It is in the hollow of the valley of Tabladillo in Burgos, between the river Arlanza and the Sierra de la Demanda, on the banks of the river Ura or Mataviejas, there is Santo Domingo de Silos, and in this small town is located The Monastery of Santo Domingo de Silos, Benedictine abbey, and one of the capital monuments for the history of Romanesque. In the Visigothic period, around the 7th century, there was a monastery dedicated to San Sebastián, although it disappeared during the Muslim occupation. In the tenth century, still called San Sebastian de Silos, Count Fernan Gonzalez, who ruled in Castile, restored it and the monastic community resurfaced again, but during the eleventh century was razed by Almanzor and will not be reborn until the arrival in 1.041, Santo Domingo, monk born in the Riojan town of Cañas, teacher of children in San Millan de la Cogolla and prior of the house of Santa Maria in Cañas.
As Prior of the monastery of San Millán de La Cogolla, he was banished for opposing giving García, king of Navarre and son of Sancho III el Mayor, a large amount of money that he demanded as royal rights. Already in Castile, Dominic is protectorately welcomed by Fernando I who entrusts him to revitalize the ruined monastery of San Sebastián de Silos. With the determination of Santo Domingo as abbot of the monastery was erected the Romanesque church, consecrated in 1.088 by Abbot Fortunio, the cloister that still survives, and the rest of the monastic outbuildings. He died on 20 December 1.973 and his body was buried in the north wing of the cloister. Sanctified in 1.080, he was transferred to Burgos. Upon the death of the saint, the monastery took his patronage and was renamed Santo Domingo de Silos. With the disentailment of Mendizábal in the 19th century, the monastic life of Silos was interrupted for forty-five years, until French Benedictines, led by a monk from the Abbey of Solesmes, took refuge in what remained of the monastery of Silos and gradually restored.
The current monastery, home to a true architectural jewel of the Romanesque, is its cloister. Exceptionally composed of two floors built from the eleventh to the thirteenth century. Once the lower cloister was finished, they undertook the superimposed construction of a second cloister, without breaking the style as a whole, which was truly exceptional in the Romanesque style. The low cloister astonishes us with its bas-reliefs and the architectural beauty of its capitals with suggestive decorative motifs. The Virgin Gate, which connects the cloister with the church and is a vestige of the primitive Romanesque temple, and the façade of the now defunct chapter house that opened onto the eastern gallery are also noteworthy.
Also interesting is its Mudejar coffered ceiling, 16th century, decorated with scenes that are a sharp interpretation of the customs of Castile at that time. From the courtyard, apart from the cypress so sung by the poets, we can compare the Romanesque style and its beauty with the austerity of the 18th century bell tower. The church is neoclassical. The monastery also has a Pharmacy, very interesting from the 18th century, and a Museum, in which manuscripts, Mozarabic and Romanesque sculptures, a tympanum from the primitive church, the chalice and the paten of Santo Domingo are conserved, among other valuable pieces. Also worthy of mention is the antechrist, which contains the chains of the captives released by the Saint and the baroque chapel where his tomb is located. This is the only monastery in Spain in which the monks make their prayers completely in Gregorian.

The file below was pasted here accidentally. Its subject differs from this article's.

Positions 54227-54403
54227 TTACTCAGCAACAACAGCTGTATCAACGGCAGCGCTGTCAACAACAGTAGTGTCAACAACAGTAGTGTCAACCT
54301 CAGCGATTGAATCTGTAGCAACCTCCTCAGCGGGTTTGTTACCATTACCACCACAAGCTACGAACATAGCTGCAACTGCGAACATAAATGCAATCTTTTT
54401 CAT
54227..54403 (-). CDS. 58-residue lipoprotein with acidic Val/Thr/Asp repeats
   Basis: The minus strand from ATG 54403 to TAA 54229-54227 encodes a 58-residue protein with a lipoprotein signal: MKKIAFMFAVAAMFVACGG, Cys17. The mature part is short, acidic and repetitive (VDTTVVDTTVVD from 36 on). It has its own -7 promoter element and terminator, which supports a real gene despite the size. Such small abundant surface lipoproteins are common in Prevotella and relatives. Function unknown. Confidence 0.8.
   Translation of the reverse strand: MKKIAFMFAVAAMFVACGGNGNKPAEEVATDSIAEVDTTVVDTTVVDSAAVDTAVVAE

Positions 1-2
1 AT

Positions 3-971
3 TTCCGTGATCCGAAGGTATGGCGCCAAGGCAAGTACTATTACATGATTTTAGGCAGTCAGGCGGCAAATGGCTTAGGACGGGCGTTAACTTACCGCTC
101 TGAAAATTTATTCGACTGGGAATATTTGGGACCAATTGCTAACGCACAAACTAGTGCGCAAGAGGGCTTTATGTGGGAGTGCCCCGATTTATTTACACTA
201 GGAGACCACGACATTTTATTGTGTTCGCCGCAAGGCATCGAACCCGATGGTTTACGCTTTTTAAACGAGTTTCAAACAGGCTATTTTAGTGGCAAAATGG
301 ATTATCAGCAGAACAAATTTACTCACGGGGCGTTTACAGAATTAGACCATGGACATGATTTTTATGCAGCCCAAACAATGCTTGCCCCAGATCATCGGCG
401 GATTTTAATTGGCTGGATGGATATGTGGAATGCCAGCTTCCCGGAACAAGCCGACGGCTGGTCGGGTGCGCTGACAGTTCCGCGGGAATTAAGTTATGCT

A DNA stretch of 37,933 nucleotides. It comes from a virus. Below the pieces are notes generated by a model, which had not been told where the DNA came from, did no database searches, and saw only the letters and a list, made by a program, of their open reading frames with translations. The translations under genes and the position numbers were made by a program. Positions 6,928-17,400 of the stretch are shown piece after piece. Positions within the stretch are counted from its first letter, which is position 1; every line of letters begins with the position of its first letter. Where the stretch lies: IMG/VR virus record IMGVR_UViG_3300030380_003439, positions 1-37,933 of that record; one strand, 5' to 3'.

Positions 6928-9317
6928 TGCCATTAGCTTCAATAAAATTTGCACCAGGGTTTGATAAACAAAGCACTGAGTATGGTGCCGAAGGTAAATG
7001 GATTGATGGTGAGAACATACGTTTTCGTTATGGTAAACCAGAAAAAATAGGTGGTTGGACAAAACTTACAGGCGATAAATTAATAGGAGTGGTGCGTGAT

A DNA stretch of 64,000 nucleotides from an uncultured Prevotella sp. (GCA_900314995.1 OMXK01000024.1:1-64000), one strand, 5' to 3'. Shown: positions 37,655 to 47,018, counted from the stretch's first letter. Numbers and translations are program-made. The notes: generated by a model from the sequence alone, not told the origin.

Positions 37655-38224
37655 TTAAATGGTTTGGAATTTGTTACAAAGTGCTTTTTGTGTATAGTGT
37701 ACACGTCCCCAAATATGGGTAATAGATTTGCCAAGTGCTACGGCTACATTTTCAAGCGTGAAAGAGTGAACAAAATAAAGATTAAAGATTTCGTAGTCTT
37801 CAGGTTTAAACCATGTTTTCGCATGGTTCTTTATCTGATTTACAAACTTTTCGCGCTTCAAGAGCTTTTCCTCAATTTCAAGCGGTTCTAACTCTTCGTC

The name Gregorian chant comes from Pope Gregory I (590-604), like everything else, had its apogee and decline, however, with the installation of the Benedictines in the abbey of Solesmes in 1835, its resurgence occurred. Little by little, the Gregorian chant has recovered and, from the aforementioned abbey, it has spread to others, such as Silos. The monk identifies himself with the monastic life through prayer, always recited according to the Gregorian chant, seven times a day: maitines, lauds, tercia, sexta, nona, vespers.
The medal of St. Benedict is attributed power and remedy, either against certain diseases of man and animals, or against the evils of the spirit. It is also frequent to place it in the foundations of new buildings as a guarantee of security and well-being of its inhabitants. St. Benedict, founding father of the Benedictine order, frequently used the sign of the cross as a sign of salvation. St. Benedict broke the vessel containing poison with the only sign of the cross made on it. A cross was the signature of the monks on the letter of their profession when they could not write. For all these reasons, the origin of this medal is based on the experience of the all-spiritual that appears in the life of St. Benedict as described by Pope Gregory in Book II of Dialogues.
Santo Domingo de Silos can be reached following the BU-911 that comes from nearby Caleruega or from Lerma by the BU-900, it is also possible to access from the N-234 that joins Burgos and Soria following the BU-903 from Hacinas. There is a bus service, departing from Burgos or Lerma, every day except Sundays and public holidays.
In the outskirts of the town when arriving from Lerma or Caleruega we will find the zone of parking, next to the enclosure of the monastery. Walking along the road that crosses the village, we will arrive at the main square, where, descending down the street between the church and the town hall, we will do so at the entrance to the monastery.
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